Jez Higgins

Freelance software grandad
software created
extended or repaired

Follow me on Twitter
My code on GitHub
Talks & Presentations

Hire me

Older posts are available in the archive or through tags.


Friday 03 July 2020 Talk: Journey Into Space

nor(DEV):live - Journey Into Space with Jez Higgins

How I read an article by one of the original signatories of the manifesto for agile software development, and accidentally ended up writing a version of Asteroids for my phone.

Because no good deed goes unpunished, when I mentioned on Twitter that I had unexpectedly written a phone game, I was signed up to do a live stream for my friends at Norfolk Developers in about 5 seconds flat. I don’t think I’ve put together a talk in such a short space of time before, and I did lose my thread a little at the end, but it was fun to do and people seemed to enjoy it.

Thanks in particular to Alex and Shaun at NorDev for indulging my video pipelining shenanighans instead of insisting I just do a screen share like a normal person.

The articles that kicked all this off

  • Ron Jeffries' Asteroids articles. I’d strongly suggest you start at the beginning and work through because they’re just a delight, but if that seems a bit daunting at least read number 59. If you aren’t moved by that one, I don’t know what to say to you.

The WikiWikiWeb

The C2 Wiki still exists, with much of the content from the time I was talking about.

Tagged talk, nordev, code, and android

Friday 05 June 2020 The Forest Road Reader, No 2.48 : STinC++ - makecopy

STinC++ rewrites the programs in Software Tools in Pascal using C++

Deep into chapter 3, we’re now on our fifth file handling program and it takes a bit of a turn away from what we’ve done so far.


makecopy copy a file to a new file


makecopy old new


makecopy copies the file old to a new instance of the file new, i.e. if new already exists it is truncated and rewritten, otherwise it is made to exist. The new file is an exact replica of the old.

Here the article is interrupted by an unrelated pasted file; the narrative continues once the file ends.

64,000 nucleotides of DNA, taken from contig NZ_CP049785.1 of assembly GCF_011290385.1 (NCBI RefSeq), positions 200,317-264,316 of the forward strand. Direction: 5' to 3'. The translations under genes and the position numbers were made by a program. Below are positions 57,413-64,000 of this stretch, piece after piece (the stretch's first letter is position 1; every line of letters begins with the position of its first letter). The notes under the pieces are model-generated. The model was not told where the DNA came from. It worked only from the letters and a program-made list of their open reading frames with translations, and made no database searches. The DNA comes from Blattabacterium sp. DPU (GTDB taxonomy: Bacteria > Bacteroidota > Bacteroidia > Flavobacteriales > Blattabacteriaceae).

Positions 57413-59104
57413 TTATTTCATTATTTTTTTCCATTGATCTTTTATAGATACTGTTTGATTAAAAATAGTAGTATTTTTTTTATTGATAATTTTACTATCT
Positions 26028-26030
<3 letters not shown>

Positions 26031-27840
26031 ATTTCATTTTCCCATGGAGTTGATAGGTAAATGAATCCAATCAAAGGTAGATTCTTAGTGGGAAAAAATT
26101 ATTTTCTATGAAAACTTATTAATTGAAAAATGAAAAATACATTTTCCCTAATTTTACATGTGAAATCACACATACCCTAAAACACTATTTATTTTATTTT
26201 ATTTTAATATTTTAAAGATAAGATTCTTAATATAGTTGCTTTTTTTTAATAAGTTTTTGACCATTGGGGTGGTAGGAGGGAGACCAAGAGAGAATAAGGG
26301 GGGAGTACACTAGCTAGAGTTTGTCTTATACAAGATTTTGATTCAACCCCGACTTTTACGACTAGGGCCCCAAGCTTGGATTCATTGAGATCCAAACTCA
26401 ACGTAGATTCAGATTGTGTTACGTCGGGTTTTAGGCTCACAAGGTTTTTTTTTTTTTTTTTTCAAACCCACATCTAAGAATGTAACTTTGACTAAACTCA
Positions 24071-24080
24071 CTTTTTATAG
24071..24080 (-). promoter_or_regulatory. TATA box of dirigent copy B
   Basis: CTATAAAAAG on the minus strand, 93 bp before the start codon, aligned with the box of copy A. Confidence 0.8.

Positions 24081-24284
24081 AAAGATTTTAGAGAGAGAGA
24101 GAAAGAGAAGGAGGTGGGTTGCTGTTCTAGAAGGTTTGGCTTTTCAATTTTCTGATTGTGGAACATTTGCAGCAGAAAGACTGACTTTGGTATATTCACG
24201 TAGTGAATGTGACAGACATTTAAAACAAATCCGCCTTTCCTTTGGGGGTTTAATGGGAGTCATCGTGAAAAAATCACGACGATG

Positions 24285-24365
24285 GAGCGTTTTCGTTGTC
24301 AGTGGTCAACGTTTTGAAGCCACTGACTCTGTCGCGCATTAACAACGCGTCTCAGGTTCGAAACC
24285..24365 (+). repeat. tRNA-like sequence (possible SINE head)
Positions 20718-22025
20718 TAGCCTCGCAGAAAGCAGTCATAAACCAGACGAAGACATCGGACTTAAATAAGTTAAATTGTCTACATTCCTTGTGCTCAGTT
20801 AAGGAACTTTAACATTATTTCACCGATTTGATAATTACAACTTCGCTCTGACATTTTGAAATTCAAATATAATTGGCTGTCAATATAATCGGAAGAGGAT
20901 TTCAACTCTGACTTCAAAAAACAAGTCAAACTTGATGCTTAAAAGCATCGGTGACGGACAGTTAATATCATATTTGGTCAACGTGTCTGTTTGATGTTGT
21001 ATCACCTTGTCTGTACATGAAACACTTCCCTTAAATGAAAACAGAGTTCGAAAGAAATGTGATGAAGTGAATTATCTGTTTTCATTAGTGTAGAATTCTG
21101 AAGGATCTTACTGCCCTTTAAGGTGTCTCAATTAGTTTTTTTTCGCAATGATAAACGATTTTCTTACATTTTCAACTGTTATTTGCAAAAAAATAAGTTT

To make a backup copy of a precious file

makecopy precious backup


Copying a file onto itself is very system dependent and usually disastrous.

As you read this program description, you’re probably already sketching the source out in your head. The description even says 'truncated and rewritten', which is a pretty solid example of implementation detail leaking into documentation. I certainly was, not least because Kernighan and Plauger have established a pattern of setting out a problem at the start of a chapter, and then growing and tweaking the code we write to take us through solving the next problem and the next.

This program differs significantly from its predecessors, though. It’s entirely about the file system. We’re copying a file. We’re not changing the contents, we’re not even looking at it. We just need to manipulate the file, and if we can do that without cracking it open and messing around with its insides, well that would be lovely. And we can! In a development that’s taken nearly 20 years and required what seems like unreasonable amounts of high-quality brainpower, as of the 2017 standard C++ sports a spiffy filesystem library.

#include <iostream>
#include <filesystem>
#include <tuple>